The “State of the Air 2014” report by the American Lung Association (ALA) finds that nearly half of Americans live in U.S. counties where ozone or particulate emission levels are meeting EPA clean air standards. ALA singles out cleaner diesel fleets as one of two main contributors to that success for particulate emissions. Cleaner power plants were also identified as a key contributor.
“Engine and equipment makers together with fuel refiners and emissions control technology companies made significant investments to produce this new generation of clean diesel technology with near zero levels of emissions,” said Allen Schaeffer, the Executive Director of the Diesel Technology Forum. “It is rewarding to see the benefits of this work reflected in the quality of our environment."
Clean Diesel Engines Reduce NOx & PM by 95%
Schaeffer said since 2007, the introduction of ultra-low sulfur diesel fuel has enabled significant strides in diesel engine technology that today result in near zero particulate emissions. For example:
- It would take more than 60 2014-model-year heavy diesel trucks to equal the particulate emissions of one 1988 model diesel truck.
- Researchers at University of California-Riverside found that twice as many particulate emissions now come from charbroiling hamburgers than come from on-road diesel vehicles.
- In Southern California this year more particulate emissions come from brake dust and tire wear than from diesel trucks.
“This clean diesel technology is now found in fuel efficient passenger cars to the full range of commercial trucks and buses and most recently to construction equipment and engines used for power generation and other industrial activities,” Schaeffer said. “The new diesel trucks, cars, buses and off-road engines have reduced particulate matter and nitrogen oxide emissions by more than 95 percent in the past two decades.”
As of 2012, nearly one-third of all commercial trucks on the road in the U.S. were 2007 or newer generation technology, which delivers the near zero particulate emissions benefits. Nearly 12 percent are also near zero emissions for nitrogen oxides -- a key precursor to ozone formation.
The 2014 generation of clean diesel technology also uses three to five percent less fuel, generating fewer emissions of greenhouse gases.
Modernizing & Upgrading Older Diesel Engines
“As the ALA report notes, there is more work to be done,” Schaeffer said. “Manufacturers have also developed and adapted clean diesel technologies to significantly reduce particulate emissions in older diesel engines that continue to be in service. More than 40 approved retrofit devices are now on the market which can be installed on qualifying vehicles and equipment to reduce in-use emissions by 25 to 85 percent."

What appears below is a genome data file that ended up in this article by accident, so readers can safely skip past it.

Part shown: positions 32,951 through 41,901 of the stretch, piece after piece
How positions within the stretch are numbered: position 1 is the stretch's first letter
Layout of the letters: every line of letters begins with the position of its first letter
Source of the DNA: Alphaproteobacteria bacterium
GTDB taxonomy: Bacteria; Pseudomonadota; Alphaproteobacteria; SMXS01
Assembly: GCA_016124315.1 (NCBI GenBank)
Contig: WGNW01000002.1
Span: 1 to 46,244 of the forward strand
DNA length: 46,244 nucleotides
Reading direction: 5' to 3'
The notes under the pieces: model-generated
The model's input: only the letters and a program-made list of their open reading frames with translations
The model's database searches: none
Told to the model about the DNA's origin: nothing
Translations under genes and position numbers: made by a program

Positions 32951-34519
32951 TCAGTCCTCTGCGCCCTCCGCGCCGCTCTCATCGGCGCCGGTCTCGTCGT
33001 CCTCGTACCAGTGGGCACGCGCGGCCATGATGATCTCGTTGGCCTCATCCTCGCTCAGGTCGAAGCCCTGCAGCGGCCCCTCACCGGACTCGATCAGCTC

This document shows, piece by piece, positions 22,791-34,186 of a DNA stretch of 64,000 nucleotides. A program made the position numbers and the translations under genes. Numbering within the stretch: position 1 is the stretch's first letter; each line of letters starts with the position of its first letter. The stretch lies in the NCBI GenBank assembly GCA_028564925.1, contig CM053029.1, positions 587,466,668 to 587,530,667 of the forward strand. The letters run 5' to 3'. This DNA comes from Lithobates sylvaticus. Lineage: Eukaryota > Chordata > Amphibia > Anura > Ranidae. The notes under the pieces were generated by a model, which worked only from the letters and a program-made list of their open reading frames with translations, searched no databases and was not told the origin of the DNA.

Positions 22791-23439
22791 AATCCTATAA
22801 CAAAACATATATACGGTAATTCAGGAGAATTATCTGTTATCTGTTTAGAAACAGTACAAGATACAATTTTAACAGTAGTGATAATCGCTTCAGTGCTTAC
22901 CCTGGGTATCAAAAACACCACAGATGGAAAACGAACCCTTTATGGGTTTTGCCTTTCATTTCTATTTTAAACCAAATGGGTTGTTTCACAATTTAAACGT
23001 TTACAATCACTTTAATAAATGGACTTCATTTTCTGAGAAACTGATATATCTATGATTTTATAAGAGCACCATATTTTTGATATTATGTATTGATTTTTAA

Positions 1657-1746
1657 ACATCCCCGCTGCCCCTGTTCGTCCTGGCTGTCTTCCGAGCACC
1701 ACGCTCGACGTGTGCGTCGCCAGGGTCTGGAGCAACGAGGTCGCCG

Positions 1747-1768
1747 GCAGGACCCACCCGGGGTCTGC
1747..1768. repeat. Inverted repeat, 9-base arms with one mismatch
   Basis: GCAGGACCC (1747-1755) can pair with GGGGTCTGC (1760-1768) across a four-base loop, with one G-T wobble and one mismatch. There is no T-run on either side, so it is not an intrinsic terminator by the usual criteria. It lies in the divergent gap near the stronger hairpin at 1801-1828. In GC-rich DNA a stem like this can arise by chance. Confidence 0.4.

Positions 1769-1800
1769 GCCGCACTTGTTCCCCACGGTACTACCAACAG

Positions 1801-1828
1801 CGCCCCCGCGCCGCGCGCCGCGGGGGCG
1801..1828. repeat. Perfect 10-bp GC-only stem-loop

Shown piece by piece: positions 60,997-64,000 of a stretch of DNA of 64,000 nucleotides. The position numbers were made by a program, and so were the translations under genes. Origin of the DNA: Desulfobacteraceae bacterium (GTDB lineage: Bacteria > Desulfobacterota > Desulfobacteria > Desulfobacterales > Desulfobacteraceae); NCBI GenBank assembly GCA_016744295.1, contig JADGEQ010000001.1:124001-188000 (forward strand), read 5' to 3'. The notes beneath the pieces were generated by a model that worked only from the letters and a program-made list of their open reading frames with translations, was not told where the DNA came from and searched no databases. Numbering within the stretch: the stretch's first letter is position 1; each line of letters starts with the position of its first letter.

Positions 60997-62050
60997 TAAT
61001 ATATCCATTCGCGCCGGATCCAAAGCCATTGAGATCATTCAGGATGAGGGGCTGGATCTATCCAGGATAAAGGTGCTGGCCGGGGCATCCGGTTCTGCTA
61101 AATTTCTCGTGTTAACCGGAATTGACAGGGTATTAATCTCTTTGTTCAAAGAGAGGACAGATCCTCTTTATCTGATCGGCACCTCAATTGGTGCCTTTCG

The need for Congress the Diesel Emissions Reduction Act (DERA), which supplies grants to support fleet owners' efforts to upgrade older diesels, was one important recommendation in the State of the Air 2014.
“Unfortunately, the President’s budget included no funding for DERA in the coming year,” Schaeffer said. “Congress can, and should, correct this by including funding for one of the most important and successful clean-air programs. In nearly all cases, the emission reductions and clean air benefits are immediate as soon as the upgrades are made.”
DERA Delivers $13 of Benefit for Every $1 Spent
“DERA has a proven track record of reducing emissions and improving air quality in all 50 states,” Schaeffer said. “According to EPA, DERA delivers a $13:1 return on investment. Often the return is even higher when considering matching funds at a rate of 2-or-3 to 1 that further enhance the investments.
“DERA’s effectiveness has never been questioned. We are hopeful that the bipartisan support DERA has received in both the U.S. Senate and House will initiate action in Congress to save the program.”
Schaeffer said the Diesel Technology Forum has worked for the past several years with the ALA and numerous other health, environmental, industry and government organizations in support of DERA and modernizing older diesel engines.
The Administration’s 2015 budget proposal would reduce DERA funding from the $20 million contained in the Continuing Resolution in FY 2014 to zero in 2015. The landmark DERA grant program was originally authorized as part of the Energy Policy Act of 2005 to fund upgrades and modernize the oldest, higher-emitting diesel engines, complementing the stringent emissions standards EPA set for new diesel engines beginning in 2007. The program has evolved to also include deployment of many fuel-saving technologies.
Schaeffer said new clean diesel technology and fuel has resulted in:
A 98% Reduction in Emissions from New Commercial Diesel Trucks
A 90% Reduction in Emissions from New Farm and Construction Equipment
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A 97% Reduction in Sulfur in New Ultra-Low Sulfur Diesel Fuel
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Diesel Cars and Pickup Trucks That Are 30% More Fuel Efficient Than Gasoline Vehicles
To learn more go to http://www.dieselforum.org/diesel-at-work/cars-trucks-and-suvs
New Clean Diesel Buses That Are Comparable to CNG Buses